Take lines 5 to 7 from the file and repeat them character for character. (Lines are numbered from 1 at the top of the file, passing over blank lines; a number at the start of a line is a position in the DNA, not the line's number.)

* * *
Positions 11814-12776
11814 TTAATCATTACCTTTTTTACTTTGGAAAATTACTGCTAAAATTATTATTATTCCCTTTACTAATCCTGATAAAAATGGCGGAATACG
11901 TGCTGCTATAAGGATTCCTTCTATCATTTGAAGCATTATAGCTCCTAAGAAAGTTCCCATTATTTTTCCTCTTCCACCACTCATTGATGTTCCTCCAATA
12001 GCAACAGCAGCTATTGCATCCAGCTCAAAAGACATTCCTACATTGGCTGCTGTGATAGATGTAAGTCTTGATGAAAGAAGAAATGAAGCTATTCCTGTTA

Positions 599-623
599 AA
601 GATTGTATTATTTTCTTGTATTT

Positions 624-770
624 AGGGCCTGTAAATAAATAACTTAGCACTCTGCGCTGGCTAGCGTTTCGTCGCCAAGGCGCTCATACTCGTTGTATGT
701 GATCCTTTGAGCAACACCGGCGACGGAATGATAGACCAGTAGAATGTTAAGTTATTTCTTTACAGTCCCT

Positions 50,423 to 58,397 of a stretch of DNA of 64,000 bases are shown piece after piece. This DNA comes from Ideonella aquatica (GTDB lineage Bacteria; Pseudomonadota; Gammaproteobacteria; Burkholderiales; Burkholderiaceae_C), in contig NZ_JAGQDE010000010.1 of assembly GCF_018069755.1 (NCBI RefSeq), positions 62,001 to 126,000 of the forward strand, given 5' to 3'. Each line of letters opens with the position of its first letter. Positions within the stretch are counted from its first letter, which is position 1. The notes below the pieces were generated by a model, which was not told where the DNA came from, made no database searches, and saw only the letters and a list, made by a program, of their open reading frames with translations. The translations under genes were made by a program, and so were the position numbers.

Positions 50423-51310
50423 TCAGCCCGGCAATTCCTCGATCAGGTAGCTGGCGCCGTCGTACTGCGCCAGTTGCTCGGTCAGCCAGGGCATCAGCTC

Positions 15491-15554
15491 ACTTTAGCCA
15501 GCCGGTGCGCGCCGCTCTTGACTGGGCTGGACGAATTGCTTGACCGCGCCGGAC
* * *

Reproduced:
Positions 599-623
599 AA
601 GATTGTATTATTTTCTTGTATTT